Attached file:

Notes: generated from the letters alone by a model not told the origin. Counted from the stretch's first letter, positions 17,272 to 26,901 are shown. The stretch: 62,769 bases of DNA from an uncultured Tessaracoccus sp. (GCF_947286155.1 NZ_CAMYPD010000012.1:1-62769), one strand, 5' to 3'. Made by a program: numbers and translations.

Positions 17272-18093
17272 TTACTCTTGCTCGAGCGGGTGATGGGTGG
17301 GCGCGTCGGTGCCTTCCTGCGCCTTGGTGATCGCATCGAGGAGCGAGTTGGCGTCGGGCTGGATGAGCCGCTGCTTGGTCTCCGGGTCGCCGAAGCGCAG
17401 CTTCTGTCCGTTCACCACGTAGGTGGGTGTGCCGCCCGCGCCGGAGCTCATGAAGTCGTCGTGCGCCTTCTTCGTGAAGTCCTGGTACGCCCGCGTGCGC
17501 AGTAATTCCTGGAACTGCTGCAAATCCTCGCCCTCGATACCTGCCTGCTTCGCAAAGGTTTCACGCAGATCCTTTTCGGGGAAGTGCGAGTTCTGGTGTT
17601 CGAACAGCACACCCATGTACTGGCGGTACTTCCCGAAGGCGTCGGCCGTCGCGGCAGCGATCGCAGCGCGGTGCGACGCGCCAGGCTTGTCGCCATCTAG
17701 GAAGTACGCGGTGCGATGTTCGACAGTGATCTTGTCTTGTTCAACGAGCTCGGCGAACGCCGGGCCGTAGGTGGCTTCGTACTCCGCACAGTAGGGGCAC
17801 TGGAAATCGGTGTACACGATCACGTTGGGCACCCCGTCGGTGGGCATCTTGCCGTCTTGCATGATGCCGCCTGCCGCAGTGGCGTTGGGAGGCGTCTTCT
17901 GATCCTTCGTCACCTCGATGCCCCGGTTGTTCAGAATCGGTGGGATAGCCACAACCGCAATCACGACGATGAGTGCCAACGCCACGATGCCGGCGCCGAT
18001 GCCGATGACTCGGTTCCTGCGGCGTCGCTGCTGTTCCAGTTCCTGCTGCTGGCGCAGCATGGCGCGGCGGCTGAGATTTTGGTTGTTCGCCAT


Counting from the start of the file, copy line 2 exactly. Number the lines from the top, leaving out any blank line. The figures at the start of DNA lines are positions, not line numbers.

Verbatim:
Positions 17272-18093